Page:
Another measure of success lies in the satisfaction level among patients and their caregivers and families. After his mother passed away this past year, Fox requested the program for his father, who was also growing increasingly frail. Fox says he is especially grateful for the phone consultations the program offers to patients and their families. Recently, his father called him with fears that he was suffering a heart attack or stroke. “He thought he needed to go to the ER,” Fox says. “But he sounded OK to me, not at all like someone who was having a stroke or anything. I called the House Calls program and talked to a staff member, who agreed my dad didn’t seem to be in immediate danger. The House Calls provider came out the next day, took some bloodwork, and gave him a physical. My dad being spared a trip to the ER was a huge relief, because it would have taken a toll on him.”

Grammas says having House Calls providers accessible to patients and families by phone is a critical component. “Patients can communicate very easily with us,” she says. “We really drive home, ‘Call us first if you have any concerns at all—big or small—so we can help you understand what’s going on and help triage the situation.’ Sometimes we can see the patients on the same day or maybe the next day. We have the ability to order X-rays at home or get labs. We try to assess the situation in a timely manner and prevent an unnecessary or avoidable trip to the emergency room.”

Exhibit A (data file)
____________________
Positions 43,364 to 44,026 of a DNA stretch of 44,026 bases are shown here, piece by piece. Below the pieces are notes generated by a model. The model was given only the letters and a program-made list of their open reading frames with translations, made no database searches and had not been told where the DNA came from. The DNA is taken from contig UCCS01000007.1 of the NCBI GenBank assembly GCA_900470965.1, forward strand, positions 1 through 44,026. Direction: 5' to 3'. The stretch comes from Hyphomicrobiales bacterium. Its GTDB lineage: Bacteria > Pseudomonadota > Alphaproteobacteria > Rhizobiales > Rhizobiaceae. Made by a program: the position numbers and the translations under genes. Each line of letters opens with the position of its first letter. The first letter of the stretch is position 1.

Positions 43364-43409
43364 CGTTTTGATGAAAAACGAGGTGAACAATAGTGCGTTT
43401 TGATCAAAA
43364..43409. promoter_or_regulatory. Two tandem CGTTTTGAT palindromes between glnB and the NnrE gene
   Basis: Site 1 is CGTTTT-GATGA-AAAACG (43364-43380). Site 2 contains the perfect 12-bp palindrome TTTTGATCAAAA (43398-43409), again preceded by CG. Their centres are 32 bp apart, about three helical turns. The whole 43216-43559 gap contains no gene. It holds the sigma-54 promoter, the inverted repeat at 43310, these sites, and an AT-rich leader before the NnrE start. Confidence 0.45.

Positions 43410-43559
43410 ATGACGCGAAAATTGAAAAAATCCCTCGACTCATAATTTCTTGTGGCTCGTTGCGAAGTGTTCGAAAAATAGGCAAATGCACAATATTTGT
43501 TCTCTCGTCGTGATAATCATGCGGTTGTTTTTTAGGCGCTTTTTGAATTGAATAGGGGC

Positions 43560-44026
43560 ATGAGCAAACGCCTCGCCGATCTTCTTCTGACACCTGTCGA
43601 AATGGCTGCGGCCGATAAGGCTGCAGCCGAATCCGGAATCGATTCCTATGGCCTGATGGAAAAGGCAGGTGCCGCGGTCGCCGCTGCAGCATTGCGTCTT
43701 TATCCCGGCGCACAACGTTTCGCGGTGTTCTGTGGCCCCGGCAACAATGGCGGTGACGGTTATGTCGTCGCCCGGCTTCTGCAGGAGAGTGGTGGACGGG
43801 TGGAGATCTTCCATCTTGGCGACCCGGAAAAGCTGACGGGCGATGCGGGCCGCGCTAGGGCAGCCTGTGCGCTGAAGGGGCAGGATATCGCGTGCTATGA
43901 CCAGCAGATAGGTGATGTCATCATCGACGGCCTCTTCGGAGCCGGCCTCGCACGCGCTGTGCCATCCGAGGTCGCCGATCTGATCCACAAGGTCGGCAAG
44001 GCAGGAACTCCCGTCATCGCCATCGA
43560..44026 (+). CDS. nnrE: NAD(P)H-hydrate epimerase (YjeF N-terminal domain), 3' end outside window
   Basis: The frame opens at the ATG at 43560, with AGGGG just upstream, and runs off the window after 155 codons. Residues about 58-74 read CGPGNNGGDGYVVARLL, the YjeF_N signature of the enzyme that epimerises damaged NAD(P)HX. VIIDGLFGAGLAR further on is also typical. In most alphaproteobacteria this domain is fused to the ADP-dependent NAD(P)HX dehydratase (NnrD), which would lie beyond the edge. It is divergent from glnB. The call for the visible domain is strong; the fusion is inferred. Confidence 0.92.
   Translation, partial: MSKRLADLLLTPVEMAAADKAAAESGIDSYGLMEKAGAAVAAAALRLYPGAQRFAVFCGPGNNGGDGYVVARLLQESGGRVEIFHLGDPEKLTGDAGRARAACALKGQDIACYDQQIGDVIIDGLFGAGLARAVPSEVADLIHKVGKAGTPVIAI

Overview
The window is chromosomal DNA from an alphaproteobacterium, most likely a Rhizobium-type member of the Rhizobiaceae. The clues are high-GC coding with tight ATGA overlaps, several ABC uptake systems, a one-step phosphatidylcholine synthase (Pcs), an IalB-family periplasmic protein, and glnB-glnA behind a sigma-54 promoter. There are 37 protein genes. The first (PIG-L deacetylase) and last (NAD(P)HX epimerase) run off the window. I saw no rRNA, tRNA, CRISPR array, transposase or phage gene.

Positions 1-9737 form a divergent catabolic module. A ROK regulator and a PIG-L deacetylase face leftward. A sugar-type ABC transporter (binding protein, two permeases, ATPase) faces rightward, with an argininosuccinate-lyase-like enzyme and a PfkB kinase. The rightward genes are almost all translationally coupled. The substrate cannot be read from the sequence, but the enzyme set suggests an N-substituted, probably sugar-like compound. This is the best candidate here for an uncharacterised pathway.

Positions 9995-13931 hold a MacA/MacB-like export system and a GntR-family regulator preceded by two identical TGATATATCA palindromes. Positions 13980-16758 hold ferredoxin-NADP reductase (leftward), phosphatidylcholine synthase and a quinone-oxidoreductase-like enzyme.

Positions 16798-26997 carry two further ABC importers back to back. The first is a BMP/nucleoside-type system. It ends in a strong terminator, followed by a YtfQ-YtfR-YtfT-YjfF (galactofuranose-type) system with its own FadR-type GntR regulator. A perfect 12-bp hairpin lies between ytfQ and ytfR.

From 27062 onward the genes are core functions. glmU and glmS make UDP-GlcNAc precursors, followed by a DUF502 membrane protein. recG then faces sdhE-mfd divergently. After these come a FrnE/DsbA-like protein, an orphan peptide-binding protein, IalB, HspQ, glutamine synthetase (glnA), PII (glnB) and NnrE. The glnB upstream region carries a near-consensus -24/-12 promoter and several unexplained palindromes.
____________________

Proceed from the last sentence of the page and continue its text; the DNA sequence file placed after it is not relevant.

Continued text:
Grammas notes that the House Calls program helps keep these medically vulnerable patients from entering the hospital, and it is often advantageous to this patient group and their providers. “We see the patient where they spend the majority of their time, which allows us to observe the social context,” she says. “We can ask questions to better understand their caregiving needs and their home environment: Is their space safe or cluttered? Is there food in the fridge? It’s a window into everything that’s going on with the patient. It can show the problems that the caregiver has with managing the patient, their diseases, emotional issues, and personal care needs. Seeing the patients at home turns out to be more efficient in some ways, because you get valuable information all at once.”

A Care Continuum

Brian Spraberry, chief administrative officer of UAB Heath System, sees the House Calls program as part of a larger effort at UAB to create a more responsive care continuum for patients that extends far beyond the hospital setting. “Traditionally, the acute care focus is episodic and relational to an inpatient admission,” Spraberry says. “Taking a more responsive approach to how we manage care throughout the care continuum is something that we want to be more involved in—that care should transcend the inpatient episode.”

Spraberry says home care is poised for significant growth because you can incorporate telemedicine and other new technologies into it. He and Grammas agree health care entities will have to work within the reimbursement system and with payers to create proper mechanisms to pay for the care of patients in the home.